Want to Watch a Video on this Topic Instead?A video-based version of this tutorial is available at https://academy.dreamfactory.com. Or just click on the video below!
Configuring the MySQL and IBM DB2 APIsFor the purposes of this tutorial I’ll assume you’re already familiar with DreamFactory fundamentals, including how to generate database-backed REST APIs. If you’d like to follow along in your own environment, you’ll need to configure two database APIs within your DreamFactory instance.
Configuring Data MeshAfter generating your APIs, enter DreamFactory’s
Schemacomponent and select the API and table that will serve as the relationship parent. In the following screenshot I’ve chosen the
MySQLAPI and the
Once selected, you can scroll down to the table’s “Relationships” section. This section warrants a bit of explanation. When DreamFactory generates a database API, it analyzes all tables, stored procedures, views, table columns and datatypes, and foreign key relationships. This section contains a list of join aliases that you can use to easily join tables via the API:
However you’re not limited to these aliases; by clicking the
Add Virtual Relationshipbutton you can create new relationships where they didn’t previously exist, including relationships between two databases. Click on the
Add Virtual Relationshipbutton and you’ll be presented with an interface for defining the relationship between two databases. See the following screenshot:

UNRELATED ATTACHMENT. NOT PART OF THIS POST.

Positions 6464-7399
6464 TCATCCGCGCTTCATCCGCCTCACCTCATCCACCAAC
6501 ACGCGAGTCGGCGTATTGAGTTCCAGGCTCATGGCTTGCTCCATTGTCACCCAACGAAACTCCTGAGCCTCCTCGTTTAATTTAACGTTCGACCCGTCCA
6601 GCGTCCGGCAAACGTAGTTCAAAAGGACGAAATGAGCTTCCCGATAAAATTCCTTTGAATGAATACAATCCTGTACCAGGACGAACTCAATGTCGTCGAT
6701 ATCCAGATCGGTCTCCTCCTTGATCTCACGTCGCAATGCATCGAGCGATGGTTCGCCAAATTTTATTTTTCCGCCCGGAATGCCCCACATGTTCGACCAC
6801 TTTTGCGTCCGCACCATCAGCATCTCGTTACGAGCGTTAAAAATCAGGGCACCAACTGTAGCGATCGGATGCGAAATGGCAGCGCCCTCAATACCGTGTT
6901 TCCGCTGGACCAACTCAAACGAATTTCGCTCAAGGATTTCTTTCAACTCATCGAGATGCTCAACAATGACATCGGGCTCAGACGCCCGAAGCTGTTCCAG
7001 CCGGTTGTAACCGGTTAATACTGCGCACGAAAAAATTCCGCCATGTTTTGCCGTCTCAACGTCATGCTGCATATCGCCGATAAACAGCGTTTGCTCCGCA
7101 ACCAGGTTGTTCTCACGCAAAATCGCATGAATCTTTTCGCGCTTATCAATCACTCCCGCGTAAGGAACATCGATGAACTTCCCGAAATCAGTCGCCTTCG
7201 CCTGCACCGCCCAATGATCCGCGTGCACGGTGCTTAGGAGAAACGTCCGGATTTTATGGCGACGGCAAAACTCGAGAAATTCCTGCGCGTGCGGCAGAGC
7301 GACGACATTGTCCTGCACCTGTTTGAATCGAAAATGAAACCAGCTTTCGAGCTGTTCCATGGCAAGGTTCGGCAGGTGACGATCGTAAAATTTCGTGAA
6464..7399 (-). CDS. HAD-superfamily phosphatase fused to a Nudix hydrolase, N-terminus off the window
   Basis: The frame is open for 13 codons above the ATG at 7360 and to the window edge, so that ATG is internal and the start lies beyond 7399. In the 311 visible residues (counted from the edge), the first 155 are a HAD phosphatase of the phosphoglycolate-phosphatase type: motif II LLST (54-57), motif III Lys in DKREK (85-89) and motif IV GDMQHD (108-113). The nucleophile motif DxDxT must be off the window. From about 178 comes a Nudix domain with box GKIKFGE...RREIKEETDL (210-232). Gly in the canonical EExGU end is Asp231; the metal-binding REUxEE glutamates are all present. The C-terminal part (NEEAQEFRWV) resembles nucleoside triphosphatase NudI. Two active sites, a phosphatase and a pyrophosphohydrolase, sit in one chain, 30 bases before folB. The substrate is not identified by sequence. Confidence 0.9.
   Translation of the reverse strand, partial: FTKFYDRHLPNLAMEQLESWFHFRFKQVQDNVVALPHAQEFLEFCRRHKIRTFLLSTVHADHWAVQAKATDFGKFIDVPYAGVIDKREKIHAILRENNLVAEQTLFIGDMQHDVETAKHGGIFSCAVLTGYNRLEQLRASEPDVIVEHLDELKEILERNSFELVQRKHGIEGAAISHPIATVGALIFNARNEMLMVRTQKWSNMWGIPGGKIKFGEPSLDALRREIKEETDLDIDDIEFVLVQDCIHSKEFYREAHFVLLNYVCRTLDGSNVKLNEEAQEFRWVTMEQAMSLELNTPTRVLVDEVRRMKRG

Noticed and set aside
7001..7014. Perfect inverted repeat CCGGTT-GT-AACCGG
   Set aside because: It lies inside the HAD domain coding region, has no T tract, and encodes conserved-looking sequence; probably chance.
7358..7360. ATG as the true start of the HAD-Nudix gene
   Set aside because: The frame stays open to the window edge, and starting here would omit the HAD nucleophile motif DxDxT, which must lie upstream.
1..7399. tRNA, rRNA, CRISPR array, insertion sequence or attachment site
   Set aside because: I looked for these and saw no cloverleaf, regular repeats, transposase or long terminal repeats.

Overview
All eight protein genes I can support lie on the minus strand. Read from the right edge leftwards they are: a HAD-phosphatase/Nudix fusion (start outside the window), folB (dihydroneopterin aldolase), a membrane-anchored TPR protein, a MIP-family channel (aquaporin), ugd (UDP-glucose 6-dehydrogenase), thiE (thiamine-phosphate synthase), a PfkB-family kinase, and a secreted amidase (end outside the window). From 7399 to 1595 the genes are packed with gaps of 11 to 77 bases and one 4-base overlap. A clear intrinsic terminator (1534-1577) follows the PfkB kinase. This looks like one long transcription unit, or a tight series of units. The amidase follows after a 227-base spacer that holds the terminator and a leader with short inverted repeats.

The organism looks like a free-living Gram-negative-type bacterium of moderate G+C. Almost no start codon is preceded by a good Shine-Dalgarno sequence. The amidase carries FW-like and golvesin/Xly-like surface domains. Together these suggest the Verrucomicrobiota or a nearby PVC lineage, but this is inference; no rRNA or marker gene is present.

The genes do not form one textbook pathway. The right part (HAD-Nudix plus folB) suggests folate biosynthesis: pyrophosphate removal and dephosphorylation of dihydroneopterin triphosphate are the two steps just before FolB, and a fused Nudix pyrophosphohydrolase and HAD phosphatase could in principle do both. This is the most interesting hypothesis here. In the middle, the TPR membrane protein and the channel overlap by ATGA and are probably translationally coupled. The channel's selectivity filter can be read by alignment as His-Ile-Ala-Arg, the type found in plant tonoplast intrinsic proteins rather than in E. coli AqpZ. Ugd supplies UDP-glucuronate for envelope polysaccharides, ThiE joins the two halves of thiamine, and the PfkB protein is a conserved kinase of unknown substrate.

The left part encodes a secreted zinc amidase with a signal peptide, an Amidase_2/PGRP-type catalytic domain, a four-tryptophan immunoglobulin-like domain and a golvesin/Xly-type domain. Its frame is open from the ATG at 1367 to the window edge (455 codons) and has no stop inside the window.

In this screenshot, I’ve defined the fields as follows:
Always Fetch: This field enables the virtual relationship. You can also optionally enable the relationship on demand via the API.
Type: This field determines the relationship type. You can choose from
Has Many, and
Many to Many.
Reference Service: This field identifies the related service. It’s set to
DB2because the relationship pertains to the previously configured IBM DB2 API.
Reference Table: This field identifies the related table. Recall we selected the
employeestable, so we’re going to relate the
employeestable to the
Reference Field: This field identifies the foreign key field found in the related
After defining these fields, save the changes and you’re ready to begin using the new relationship!
Querying the RelationshipNow that the relationship has been defined, let’s execute a query and view the combined results. We’ll begin by showing what a query to the
employeestable looks like prior to configuring Data Mesh:
After querying Data Mesh, the results look like this: